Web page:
Your Vision Statement is the vivid mental image of what you want your business to be at some point in the future, based on your goals and aspirations. Having a clear business vision will give you, your team and your business a clear focus, and can stop you heading off in the wrong direction.
The best way to formalise and communicate the vision you have for your business is to sit down and write a vision statement. The vision statement will capture, in words, the essence of where you want to take your business, and shows you how you can inspire you and your team to reach your business goals.
What are the ‘things’ to include in your vision statement
Your vision statement should communicate your ultimate longer term business goals, and it should reflect your view of your market and your business’ place in it. It will also answer the fundamental question in your business - Where are we going? …. **Hint** - the practical aspect of how you all will get there will be usually dealt with in your mission statement … stand by for a blog on that one.
Your vision statement should be inspired by different aspects of your business, such as:
Your industry reputation (e.g. among customers, staff, competitors)
Your service quality standards (e.g. to make customers a priority)
Your desire for growth (e.g. you offer new products, innovate, get more customers, increase locations)
Your (and your team’s) passion (e.g. that you and your staff enjoy what you do)
Your business’ sustainability (e.g. that you are financially and environmentally sustainable).
You should also think about what inspired you to start a business, and what core business values and principles are important to you and your business.
To write a kick-arse, effective vision statement you need to think about what your business actually does, and then imagine what your business would look like if it became the best possible version of itself doing it.
Brain storm with your team or your Brain’s Trust
Get started by inviting your key staff to a business vision workshop – sole trader and no staff? – talk to your inner circle – your Brain’s Trust, people that you know and trust and that get you and your business. By brainstorming and sharing ideas, you can answer essential questions about the direction of your business, which will make it much easier to write your vision statement. This also cements the vision with your staff, as they become aligned to the vision and will work toward achieving it.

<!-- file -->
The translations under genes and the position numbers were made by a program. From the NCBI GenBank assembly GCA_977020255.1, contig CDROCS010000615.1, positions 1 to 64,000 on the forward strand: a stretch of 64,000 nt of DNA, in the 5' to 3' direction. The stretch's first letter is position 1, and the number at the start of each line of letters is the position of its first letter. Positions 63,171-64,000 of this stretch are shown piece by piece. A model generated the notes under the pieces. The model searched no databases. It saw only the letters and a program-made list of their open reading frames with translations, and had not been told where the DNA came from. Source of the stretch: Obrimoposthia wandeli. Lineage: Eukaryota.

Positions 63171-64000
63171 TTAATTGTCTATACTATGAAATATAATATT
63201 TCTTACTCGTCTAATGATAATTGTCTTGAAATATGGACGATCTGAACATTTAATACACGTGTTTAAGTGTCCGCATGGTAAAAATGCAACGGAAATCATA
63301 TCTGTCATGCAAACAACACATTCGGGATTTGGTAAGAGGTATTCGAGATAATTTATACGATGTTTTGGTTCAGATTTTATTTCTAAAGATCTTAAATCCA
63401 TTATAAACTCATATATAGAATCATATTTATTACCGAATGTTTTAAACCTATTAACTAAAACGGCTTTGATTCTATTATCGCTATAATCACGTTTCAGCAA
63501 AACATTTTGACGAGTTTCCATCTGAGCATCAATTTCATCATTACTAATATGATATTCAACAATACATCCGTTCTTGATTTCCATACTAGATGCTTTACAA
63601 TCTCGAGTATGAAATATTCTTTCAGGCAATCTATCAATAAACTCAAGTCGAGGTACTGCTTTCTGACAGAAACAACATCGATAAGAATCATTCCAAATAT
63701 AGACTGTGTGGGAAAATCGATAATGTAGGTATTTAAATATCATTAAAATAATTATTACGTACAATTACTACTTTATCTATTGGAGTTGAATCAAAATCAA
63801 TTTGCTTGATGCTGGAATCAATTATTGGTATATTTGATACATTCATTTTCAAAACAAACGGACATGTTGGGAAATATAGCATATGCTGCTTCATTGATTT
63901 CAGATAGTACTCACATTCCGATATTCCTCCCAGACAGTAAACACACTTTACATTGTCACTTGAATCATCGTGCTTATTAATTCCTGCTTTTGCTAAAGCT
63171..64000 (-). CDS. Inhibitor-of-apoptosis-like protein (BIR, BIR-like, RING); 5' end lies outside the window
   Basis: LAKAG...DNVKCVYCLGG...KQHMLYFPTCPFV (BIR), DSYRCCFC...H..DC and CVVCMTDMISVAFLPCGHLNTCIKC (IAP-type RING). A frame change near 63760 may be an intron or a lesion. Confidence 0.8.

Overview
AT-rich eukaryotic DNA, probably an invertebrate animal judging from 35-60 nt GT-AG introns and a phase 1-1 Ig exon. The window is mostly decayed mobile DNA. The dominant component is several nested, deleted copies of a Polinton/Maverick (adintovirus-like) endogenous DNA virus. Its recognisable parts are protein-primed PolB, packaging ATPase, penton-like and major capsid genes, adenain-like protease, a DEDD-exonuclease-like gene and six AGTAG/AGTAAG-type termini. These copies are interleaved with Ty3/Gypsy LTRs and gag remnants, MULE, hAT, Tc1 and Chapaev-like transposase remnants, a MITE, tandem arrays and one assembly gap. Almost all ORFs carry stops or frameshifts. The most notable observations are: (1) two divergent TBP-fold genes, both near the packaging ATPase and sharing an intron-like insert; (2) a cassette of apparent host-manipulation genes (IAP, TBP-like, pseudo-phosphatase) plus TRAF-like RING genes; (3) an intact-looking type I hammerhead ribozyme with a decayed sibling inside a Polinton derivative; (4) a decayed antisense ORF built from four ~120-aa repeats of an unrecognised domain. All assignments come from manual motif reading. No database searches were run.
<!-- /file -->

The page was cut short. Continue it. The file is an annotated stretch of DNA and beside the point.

Writing a vision statement
After you've held your vision workshop and come up with some ideas, it's time to write your official vision statement. Make sure your vision statement:
is clear and written in plain English (i.e. no jargon or 'business speak')
is passionate, powerful and memorable
is short and says a lot in a few words
is realistic (i.e. in terms of your resources, capabilities and growth potential)
describes the best outcome (ideal state) for your business
helps build a picture in people's minds.
How do you then display and use your business's vision statement
A vision statement isn't something you write and then forget. As your business grows, you should be constantly revisiting your business vision statement to measure your progress and success. It is a living document. It will help you make key business decisions in the days, weeks, months ahead, as it represents the heart and soul of your business.
It's a good idea to make your business's vision statement visible in your workspace or on your correspondence/,akerting materials to inspire your team and stakeholders and remind them of your purpose, for example, by: